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    goods or services. Funding bodies should make a commitmentto pay within a specified time or on a specified date ordates, and such commitments should be fully honoured.

    4.18 Government accounting describes payment in advance as one made to

    contractors before the customer has received the equivalent value in return.An advance payment provides the contractor with working capital, to enablecommitments under the terms of the contract to be fulfilled.

    4.19 As a general rule payments by funding bodies have been made inarrears of actual expenditure. This is to avoid a financial cost to theExchequer (and hence the taxpayer) through borrowing. Government is not asource of loan finance, and should aim not to compete with markets or be incontravention of EU procurement rules which are present to protect the rightof all potential suppliers to compete on equal terms.

    4.20It is however possible to make a payment in advanceunder Government Accounting.This will either be because thepayment falls into one of the exempt categories, or because doing sorepresents better value for money. For example, many third sectororganisations do not have resources to both undertake work and receivepayments afterwards, and can usually demonstrate a clear need for thefunding before the work can begin. If the recipient falls into on of the exemptcategories payment in advance will be appropriate when these five criteria aremet.

    Payment arrangements must be agreed between the provider andcontractor, or grant maker and recipient;

    Payment arrangements must be recorded in financial memorandum, acontract or grant conditions;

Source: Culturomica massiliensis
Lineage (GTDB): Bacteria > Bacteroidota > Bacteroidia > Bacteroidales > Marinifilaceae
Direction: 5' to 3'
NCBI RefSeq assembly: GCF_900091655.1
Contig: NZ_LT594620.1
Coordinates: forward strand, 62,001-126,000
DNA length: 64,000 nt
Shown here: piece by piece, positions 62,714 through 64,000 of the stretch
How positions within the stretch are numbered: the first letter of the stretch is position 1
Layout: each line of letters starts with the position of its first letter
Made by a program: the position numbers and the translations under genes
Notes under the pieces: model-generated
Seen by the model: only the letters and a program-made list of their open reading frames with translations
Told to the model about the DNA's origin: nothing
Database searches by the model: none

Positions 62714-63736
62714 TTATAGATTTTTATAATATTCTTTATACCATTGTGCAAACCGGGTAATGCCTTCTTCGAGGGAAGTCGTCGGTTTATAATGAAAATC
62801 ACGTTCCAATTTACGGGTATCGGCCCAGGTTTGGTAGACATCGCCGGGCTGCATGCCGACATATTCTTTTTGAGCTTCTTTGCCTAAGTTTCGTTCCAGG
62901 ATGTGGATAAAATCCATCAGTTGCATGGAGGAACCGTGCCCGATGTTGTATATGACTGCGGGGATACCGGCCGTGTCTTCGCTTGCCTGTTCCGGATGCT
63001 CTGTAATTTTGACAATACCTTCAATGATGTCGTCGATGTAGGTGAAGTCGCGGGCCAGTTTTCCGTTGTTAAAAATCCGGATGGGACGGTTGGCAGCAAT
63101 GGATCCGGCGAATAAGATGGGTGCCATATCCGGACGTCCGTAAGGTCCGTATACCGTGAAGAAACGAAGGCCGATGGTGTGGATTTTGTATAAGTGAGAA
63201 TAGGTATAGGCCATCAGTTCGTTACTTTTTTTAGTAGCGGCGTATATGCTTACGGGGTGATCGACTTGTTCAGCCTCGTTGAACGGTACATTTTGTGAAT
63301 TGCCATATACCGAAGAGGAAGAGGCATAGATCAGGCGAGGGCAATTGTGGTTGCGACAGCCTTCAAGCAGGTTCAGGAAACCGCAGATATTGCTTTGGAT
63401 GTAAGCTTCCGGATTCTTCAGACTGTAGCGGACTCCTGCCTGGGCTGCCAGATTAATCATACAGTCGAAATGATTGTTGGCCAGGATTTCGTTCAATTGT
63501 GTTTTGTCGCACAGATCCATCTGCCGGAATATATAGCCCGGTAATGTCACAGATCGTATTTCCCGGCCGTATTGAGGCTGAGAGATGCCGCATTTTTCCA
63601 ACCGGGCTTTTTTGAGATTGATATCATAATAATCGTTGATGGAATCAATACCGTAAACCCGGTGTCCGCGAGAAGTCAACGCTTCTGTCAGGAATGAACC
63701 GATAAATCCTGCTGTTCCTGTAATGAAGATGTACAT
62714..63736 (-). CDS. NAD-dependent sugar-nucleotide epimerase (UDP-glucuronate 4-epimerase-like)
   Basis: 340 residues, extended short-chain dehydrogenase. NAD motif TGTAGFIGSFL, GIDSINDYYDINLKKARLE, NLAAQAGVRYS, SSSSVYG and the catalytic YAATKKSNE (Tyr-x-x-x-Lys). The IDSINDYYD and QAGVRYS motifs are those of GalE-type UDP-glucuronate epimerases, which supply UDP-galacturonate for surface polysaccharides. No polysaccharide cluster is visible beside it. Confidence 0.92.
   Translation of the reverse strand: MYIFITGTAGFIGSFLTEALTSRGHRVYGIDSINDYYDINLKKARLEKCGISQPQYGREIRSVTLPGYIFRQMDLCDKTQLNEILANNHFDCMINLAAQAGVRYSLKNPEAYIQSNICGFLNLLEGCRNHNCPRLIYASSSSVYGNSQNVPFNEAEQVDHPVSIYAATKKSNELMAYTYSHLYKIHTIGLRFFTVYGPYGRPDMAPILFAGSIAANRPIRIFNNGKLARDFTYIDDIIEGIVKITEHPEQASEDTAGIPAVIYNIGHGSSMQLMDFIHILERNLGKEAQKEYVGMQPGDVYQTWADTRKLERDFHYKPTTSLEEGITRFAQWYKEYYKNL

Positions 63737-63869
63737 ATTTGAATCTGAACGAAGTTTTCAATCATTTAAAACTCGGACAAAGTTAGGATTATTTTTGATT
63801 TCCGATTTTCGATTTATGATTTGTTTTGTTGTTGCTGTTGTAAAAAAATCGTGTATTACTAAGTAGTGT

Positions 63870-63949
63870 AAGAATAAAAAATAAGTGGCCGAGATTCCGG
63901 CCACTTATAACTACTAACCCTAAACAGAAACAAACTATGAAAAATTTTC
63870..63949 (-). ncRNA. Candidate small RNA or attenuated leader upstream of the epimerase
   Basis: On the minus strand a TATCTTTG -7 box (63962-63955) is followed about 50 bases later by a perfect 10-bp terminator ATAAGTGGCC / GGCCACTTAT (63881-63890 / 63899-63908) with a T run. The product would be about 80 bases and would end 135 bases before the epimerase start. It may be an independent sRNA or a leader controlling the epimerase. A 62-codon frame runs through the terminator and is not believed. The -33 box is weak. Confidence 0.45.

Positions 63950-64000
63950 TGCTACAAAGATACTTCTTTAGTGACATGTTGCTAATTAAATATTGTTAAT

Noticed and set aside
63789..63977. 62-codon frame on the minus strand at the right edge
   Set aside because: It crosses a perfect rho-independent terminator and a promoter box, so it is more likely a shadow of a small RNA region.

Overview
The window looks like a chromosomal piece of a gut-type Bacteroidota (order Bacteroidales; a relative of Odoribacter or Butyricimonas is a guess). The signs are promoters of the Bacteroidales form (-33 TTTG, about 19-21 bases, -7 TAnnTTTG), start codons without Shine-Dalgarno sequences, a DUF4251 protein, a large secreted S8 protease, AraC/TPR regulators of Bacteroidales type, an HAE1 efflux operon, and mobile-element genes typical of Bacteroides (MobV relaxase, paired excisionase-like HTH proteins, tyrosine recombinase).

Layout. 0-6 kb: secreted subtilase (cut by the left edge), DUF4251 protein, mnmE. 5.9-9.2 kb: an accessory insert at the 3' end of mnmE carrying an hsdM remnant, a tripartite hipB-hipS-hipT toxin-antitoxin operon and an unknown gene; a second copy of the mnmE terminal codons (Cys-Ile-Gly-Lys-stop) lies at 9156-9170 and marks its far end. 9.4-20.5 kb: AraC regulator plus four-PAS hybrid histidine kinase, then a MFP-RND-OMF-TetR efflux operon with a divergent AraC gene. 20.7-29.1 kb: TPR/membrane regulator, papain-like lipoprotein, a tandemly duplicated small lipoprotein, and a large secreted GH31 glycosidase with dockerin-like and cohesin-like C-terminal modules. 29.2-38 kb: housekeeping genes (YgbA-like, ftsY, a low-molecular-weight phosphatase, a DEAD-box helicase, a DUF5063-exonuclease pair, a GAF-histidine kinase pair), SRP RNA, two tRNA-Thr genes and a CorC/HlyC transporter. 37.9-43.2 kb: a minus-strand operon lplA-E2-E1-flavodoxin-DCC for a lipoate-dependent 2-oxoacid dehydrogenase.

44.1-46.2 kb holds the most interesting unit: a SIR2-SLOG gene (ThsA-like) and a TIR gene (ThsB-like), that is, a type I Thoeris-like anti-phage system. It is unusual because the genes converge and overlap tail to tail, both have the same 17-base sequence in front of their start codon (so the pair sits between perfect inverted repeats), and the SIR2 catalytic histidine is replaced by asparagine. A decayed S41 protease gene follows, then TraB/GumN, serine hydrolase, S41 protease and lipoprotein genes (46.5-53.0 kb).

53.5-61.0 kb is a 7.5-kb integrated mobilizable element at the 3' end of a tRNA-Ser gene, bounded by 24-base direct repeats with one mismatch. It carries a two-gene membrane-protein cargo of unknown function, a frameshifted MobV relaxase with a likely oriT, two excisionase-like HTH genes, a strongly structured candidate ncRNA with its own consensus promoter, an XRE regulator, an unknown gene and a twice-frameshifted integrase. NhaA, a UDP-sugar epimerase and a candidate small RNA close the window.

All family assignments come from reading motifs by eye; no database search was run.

Payment in advance must meet an identifiable need to spend;

    Payment in advance must not be novel or contentious;

    Payment in advance is wholly necessary (e.g. large third sectororganisations with substantial liquid reserves may not need an advancepayment).

    4.21 For payments to be made in advance of expenditure to be justified, need

    must be determined and identified. The identification of need should not be aburdensome task, nor should it necessarily take place immediately prior to thespending. Generally need has been determined on the basis of incurredexpenditure, but can also be determined on the basis of forecast needs toincur expenditure over a foreseeable period.

    4.22 Both funding and funded bodies should therefore consider timing ofpayments carefully when drawing up contracts or grant conditions.Payments to third sector organisations should be made onthe basis of need and therefore can and should, whereappropriate and necessary, be made in advance ofexpenditure, in order to achieve better value for money.A


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    If this is correct it is possible that the Council could be leaving itself open to ajudicial review under Public Law for its failure to implement the guidance setout above.